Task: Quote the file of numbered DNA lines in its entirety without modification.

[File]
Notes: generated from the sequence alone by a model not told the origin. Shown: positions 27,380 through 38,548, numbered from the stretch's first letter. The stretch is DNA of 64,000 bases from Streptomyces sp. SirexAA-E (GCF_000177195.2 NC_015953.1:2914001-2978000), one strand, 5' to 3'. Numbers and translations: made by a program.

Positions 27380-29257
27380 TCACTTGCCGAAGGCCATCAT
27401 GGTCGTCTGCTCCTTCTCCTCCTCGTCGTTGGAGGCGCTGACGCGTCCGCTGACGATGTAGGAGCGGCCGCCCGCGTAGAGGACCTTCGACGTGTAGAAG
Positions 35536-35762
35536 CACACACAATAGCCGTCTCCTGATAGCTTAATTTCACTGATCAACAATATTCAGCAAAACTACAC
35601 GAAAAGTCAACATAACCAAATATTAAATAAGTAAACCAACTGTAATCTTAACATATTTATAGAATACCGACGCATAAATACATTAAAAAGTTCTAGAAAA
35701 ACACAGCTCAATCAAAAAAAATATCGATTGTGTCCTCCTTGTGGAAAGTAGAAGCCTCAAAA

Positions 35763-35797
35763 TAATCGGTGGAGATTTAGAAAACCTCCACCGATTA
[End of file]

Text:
Notes: generated from the sequence alone by a model not told the origin. Shown: positions 27,380 through 38,548, numbered from the stretch's first letter. The stretch is DNA of 64,000 bases from Streptomyces sp. SirexAA-E (GCF_000177195.2 NC_015953.1:2914001-2978000), one strand, 5' to 3'. Numbers and translations: made by a program.

Positions 27380-29257
27380 TCACTTGCCGAAGGCCATCAT
27401 GGTCGTCTGCTCCTTCTCCTCCTCGTCGTTGGAGGCGCTGACGCGTCCGCTGACGATGTAGGAGCGGCCGCCCGCGTAGAGGACCTTCGACGTGTAGAAG
Positions 35536-35762
35536 CACACACAATAGCCGTCTCCTGATAGCTTAATTTCACTGATCAACAATATTCAGCAAAACTACAC
35601 GAAAAGTCAACATAACCAAATATTAAATAAGTAAACCAACTGTAATCTTAACATATTTATAGAATACCGACGCATAAATACATTAAAAAGTTCTAGAAAA
35701 ACACAGCTCAATCAAAAAAAATATCGATTGTGTCCTCCTTGTGGAAAGTAGAAGCCTCAAAA

Positions 35763-35797
35763 TAATCGGTGGAGATTTAGAAAACCTCCACCGATTA